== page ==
The arrest of Jamilu Ssekyondwa on Saturday, a resident of Luweero district after he allegedly circulated fake news claiming that President Museveni had died has kicked off what will likely be a series of arrests.
Police CID spokesperson Charles Twiine says the hunt is on for more people who shared the fake news pronouncing the head of state dead in the past weeks.
Twiine says two more people have been arrested in addition to Ssekyondwa, for sharing the message he had crafted. He declined to reveal their names when asked by URN. He said Ssekyondwa’s file is being worked on and he will be produced in court very soon.
Police’s hunt of suspects is likely to be hampered by difficulties of investigating digital crimes: for instance, unmasking many faces behind pseudo social media accounts, people using Virtual Private Networks are hard to nab, as is extraditing fake news purveyors such as vlogger Fred Lumbuye.
But Twiine says police have built capacity in cyber investigation that will be put to use when locating fake news purveyors. The investigation will be carried out with support of Uganda Communications Commission-UCC.
This isn’t the first arrest. Chris Nabugere, a Ugandan on Twitter was on July 2nd briefly kidnapped by what he later described as armed men driving in a drone for allegedly tweeting fake news of Museveni’s death.
“The group of about 9 men who were masked beat us up with the back of gun butts while one was using a screwdriver trying to pierce my friend,” Nabugere tweeted after release.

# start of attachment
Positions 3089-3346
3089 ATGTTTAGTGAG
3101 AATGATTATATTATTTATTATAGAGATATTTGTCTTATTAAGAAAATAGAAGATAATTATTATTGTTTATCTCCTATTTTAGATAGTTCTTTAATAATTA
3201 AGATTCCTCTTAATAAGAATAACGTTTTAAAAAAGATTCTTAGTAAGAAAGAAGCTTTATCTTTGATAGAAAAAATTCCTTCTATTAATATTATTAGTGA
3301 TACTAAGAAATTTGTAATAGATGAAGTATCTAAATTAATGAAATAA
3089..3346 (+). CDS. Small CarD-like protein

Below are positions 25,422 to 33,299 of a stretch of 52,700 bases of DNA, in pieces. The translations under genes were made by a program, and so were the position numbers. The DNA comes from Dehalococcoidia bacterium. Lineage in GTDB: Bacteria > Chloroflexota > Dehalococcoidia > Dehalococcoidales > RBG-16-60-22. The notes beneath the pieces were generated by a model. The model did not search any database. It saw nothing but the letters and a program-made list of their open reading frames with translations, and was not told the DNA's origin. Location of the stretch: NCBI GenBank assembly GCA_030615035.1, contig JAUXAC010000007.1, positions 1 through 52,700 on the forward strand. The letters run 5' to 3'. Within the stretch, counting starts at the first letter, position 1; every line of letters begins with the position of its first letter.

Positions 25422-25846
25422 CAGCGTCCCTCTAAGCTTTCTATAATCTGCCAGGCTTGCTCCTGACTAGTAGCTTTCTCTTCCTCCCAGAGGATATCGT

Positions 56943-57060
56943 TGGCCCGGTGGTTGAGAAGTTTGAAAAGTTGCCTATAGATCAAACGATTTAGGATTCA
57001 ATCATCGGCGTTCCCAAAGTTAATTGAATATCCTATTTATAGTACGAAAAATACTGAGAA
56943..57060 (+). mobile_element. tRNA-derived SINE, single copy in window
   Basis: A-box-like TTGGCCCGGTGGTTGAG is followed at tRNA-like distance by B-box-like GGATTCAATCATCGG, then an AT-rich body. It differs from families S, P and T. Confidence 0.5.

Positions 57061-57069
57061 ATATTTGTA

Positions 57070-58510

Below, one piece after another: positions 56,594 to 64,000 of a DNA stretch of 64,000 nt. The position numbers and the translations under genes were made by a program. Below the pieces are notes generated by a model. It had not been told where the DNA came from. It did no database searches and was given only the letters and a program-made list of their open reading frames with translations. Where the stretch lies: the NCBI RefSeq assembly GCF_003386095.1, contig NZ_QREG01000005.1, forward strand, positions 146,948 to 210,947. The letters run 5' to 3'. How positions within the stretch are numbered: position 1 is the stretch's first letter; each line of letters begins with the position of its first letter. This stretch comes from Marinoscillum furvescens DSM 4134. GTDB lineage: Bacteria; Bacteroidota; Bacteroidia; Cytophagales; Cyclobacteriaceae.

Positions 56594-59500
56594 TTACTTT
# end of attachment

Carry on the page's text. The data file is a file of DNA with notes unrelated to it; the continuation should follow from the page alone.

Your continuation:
A tweet by his sister Phoebe Rita Nabugere which went viral shortly after the abduction got him released hours later. The family was able to quickly get in touch with Brig Chris Sserunjogi Ddamulira, the head of the Crime Intelligence Directorate who ordered his release. “With the help of General Ddamulira, all the officers who participated in the act in the drone using registration number UBG 454B have been apprehended,” she said.
Arrests began after Museveni last week called for apprehension of those declaring him dead. But human rights lawyer Nicholas Opiyo says arrests should not be the only way of dealing with fake news. “Instead of arresting and trying to prosecute people for making fun of a leader, a leader should take heart and in my view should just have said ‘I am not dead, I am here’ instead of taking radical measures,” he told URN. Citizens, Opiyo says have the right to lampoon and make fun of their leaders.
It has been common for high profile Ugandans to be declared dead on social media when they are alive. For instance, Kabaka of Buganda Ronalda Muwenda Mutebi, Kampala Lord Mayor Erias Lukwago and former Electoral Commission Chairperson Dr. Badru Kiggundu have all been declared dead in recent months. There were no arrests in such incidents. However, Twiine insists that some people were arrested for declaring Kabaka dead. But he does not say if they were produced in court or whether they are still in detention.
Twiine told URN that for police to take action, there must be a complainant. For instance, if Mayor Lukwago asks them to arrest those who declared him dead, Twiine says police can take action.